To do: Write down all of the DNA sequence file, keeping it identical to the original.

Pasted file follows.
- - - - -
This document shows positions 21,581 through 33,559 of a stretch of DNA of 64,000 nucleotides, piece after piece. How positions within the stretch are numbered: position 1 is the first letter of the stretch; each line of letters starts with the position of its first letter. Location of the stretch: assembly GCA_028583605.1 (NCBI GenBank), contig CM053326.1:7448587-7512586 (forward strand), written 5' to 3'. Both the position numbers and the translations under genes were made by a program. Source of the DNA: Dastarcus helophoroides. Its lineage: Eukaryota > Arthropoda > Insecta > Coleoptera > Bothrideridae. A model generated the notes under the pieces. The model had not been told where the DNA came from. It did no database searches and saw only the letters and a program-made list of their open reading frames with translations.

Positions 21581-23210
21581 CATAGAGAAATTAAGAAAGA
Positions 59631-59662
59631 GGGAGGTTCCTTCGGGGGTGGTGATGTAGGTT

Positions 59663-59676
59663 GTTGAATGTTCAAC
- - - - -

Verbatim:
This document shows positions 21,581 through 33,559 of a stretch of DNA of 64,000 nucleotides, piece after piece. How positions within the stretch are numbered: position 1 is the first letter of the stretch; each line of letters starts with the position of its first letter. Location of the stretch: assembly GCA_028583605.1 (NCBI GenBank), contig CM053326.1:7448587-7512586 (forward strand), written 5' to 3'. Both the position numbers and the translations under genes were made by a program. Source of the DNA: Dastarcus helophoroides. Its lineage: Eukaryota > Arthropoda > Insecta > Coleoptera > Bothrideridae. A model generated the notes under the pieces. The model had not been told where the DNA came from. It did no database searches and saw only the letters and a program-made list of their open reading frames with translations.

Positions 21581-23210
21581 CATAGAGAAATTAAGAAAGA
Positions 59631-59662
59631 GGGAGGTTCCTTCGGGGGTGGTGATGTAGGTT

Positions 59663-59676
59663 GTTGAATGTTCAAC